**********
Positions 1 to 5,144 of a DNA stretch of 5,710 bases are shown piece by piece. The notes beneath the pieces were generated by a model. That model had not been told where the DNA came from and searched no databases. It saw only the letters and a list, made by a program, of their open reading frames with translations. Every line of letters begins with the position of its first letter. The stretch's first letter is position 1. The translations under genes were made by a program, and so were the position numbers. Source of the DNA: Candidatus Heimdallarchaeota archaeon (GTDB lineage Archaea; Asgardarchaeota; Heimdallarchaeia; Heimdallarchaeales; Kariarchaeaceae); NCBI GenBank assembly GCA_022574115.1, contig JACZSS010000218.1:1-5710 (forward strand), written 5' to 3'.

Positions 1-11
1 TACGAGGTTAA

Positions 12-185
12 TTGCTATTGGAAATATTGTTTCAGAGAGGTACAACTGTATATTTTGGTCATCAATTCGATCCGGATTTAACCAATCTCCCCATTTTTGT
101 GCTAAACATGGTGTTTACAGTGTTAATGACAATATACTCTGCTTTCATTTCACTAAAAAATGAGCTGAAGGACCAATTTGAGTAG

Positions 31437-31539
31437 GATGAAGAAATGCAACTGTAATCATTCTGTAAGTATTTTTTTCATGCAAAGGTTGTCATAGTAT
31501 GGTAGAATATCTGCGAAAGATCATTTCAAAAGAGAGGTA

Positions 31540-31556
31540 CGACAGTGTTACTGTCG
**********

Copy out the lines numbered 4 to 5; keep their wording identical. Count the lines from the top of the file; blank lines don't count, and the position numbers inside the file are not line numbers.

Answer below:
Positions 12-185
12 TTGCTATTGGAAATATTGTTTCAGAGAGGTACAACTGTATATTTTGGTCATCAATTCGATCCGGATTTAACCAATCTCCCCATTTTTGT